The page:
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I have been thinking how sad it is that often churches are prone to so much gossip.  We are called to Christian Charity, particularly with those we pray with.  Yet, often it is with these people that we are least charitable towards.  We pry into their lives, and whisper behind their backs.  Anyway I thought I would link the sermon on gossip from the movie Doubt.  In this scene the priest is giving a very self serving sermon; nonetheless, what he says is true!

great sermon! although I think I read something really similar a few months back.

great accent too!

Its def something that woman struggle with.
Yes indeed this is a beautiful sermon.  I believe it was first told by St. Philip Neri.  Just goes to show how hideous and deeply offensive to God gossip really is.  I've struggled with myself.  Thanks, be to God I'm finally beginning to root out this terrible sin in my life.  Once in a while I still do slip up though.
This maxim keeps one wary of initiating gossip:  Never mention the name of an absent third party in conversation, whether for good or ill.    It's not possible or advisable always to adhere to it, but calling it to mind goes a long way toward cutting down on this vice in oneself and others.   Even if you intend no malice, some people need very little pretext to begin rumor mongering, backbiting, damning with faint praise, slandering, etc.    I saw a lot of it in my former workplace. 

There are various ways to discourage a determined gossip who insists on using you as a sounding-board.   These include the extremes of administering a verbal rebuke or just walking away.
I was surprised how good Doubt was.  It's too bad that someone didn't tell him his stole was on wrong.
I could tell all of you about a lot of people who need to see this video.

Wait...

Is that gossip? 
(06-12-2011, 09:40 PM)WhollyRoaminCatholic Wrote: [ -> ]I was surprised how good Doubt was.  It's too bad that someone didn't tell him his stole was on wrong.

As Father Flynn represents the "spirit" of Vatican II, maybe it was intentional :-p
Nice video.

The pillow analogy is very powerful.
(06-12-2011, 09:45 PM)Someone1776 Wrote: [ -> ]
(06-12-2011, 09:40 PM)WhollyRoaminCatholic Wrote: [ -> ]I was surprised how good Doubt was.  It's too bad that someone didn't tell him his stole was on wrong.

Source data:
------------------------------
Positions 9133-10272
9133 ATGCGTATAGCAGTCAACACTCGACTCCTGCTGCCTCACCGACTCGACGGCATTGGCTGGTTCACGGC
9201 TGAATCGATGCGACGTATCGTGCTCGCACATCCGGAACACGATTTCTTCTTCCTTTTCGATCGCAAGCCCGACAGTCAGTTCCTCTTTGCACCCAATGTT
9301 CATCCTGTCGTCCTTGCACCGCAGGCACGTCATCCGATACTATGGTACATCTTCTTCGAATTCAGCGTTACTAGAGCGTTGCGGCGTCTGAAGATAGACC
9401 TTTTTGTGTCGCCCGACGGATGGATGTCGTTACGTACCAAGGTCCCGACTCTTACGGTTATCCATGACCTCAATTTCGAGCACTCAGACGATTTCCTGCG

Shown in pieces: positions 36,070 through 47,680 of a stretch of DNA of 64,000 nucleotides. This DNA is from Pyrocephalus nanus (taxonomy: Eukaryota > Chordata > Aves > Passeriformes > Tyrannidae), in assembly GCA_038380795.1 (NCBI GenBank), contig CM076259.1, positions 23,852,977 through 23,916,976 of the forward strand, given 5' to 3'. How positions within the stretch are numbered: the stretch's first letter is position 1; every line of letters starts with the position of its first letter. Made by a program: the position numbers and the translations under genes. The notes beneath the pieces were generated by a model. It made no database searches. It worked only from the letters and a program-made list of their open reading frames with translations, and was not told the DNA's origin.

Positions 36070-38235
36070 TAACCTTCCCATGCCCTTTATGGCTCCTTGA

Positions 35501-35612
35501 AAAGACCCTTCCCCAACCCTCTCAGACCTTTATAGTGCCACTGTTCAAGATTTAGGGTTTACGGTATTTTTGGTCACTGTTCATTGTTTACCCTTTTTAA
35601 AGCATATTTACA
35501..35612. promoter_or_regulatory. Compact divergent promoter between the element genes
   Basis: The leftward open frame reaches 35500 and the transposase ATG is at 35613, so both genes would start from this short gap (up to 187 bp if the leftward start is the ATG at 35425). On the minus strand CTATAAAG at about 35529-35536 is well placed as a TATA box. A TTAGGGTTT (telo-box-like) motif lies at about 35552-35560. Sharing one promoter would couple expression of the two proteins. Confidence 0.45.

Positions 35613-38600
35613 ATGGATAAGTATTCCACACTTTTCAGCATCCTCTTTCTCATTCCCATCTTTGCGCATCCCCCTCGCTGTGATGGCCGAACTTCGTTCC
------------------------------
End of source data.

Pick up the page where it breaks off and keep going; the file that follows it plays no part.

As Father Flynn represents the "spirit" of Vatican II, maybe it was intentional :-p

Sort of.  He makes it a point that he desires a more progressive, engaging form of ministry; apparently, by this he intends more interaction between the clergy and parishioners, that Priests would be more directly involved in the life of a Catholic.  Insomuch as this was the goal, I agree with it at least as an allowance to combat a seriously slipping morality of American Catholics.  I saw the stole was off; that could have been intended for the reason you point out, or it could just have been a mistake.

In general, I thought the movie was very powerful and was surprisingly even-handed, never pushing the audience to believe Fr. Flynn molested - or even acted imprudently - towards any of the students.  This scene is the most memorable for me and is a message upon which I continue to meditate.
(06-12-2011, 10:07 PM)kingtheoden Wrote: [ -> ]
(06-12-2011, 09:45 PM)Someone1776 Wrote: [ -> ]
(06-12-2011, 09:40 PM)WhollyRoaminCatholic Wrote: [ -> ]I was surprised how good Doubt was.  It's too bad that someone didn't tell him his stole was on wrong.

As Father Flynn represents the "spirit" of Vatican II, maybe it was intentional :-p

In general, I thought the movie was very powerful and was surprisingly even-handed, never pushing the audience to believe Fr. Flynn molested - or even acted imprudently - towards any of the students.  This scene is the most memorable for me and is a message upon which I continue to meditate.

You are actually dead-wrong (I say this as respectfully as possible).  The movie is very careful to never explicitly state whether Father Flynn is guilty, but looked at  in its totality the movie is very unambiguous as to what happened, albeit the movie and play are very subtle.  There is only one correct way to interpret the movie.  I find it ironic that so many people have taken a relativistic approach to this movie/play when this work is arguing against such relativism.  And Father Flynn absolutely represents the "spirit" of Vatican II (although he does represent other things as well such as the clergy and men). And based on how his interactions with others impacts their faith, you can judge what the author thinks about the "spirit" of Vatican II. 

Something else to keep in mind is the movie begins with Father Flynn giving a sermon on how doubt is nothing to be feared and that it can actually be more powerful than faith in connecting us to God.  Based on the last scene do you think the other characters agree with this?

If you really want to know what happened, pay attention to the light bulb in Sister Aloysius's office. Its no accident that the movie focuses on the light bulb during two critical scenes and that Sister Aloysius comments on it in both scenes.   Think about what the relationship between light and truth is.  Also note how Father Flynn reacts anytime light is shined on him. 

The scene in which one of the character asks for sugar is also important.  Think of the slang "give me some sugar." Note that one character says they "can never get enough sugar," another character says they "never take sugar," and the third character comments that they "used to take sugar, but no longer do."

Father Flynn's unusual nail clipping habit is also another clue.

P.S. I was just joking about the stole. It probably was just a mistake. 
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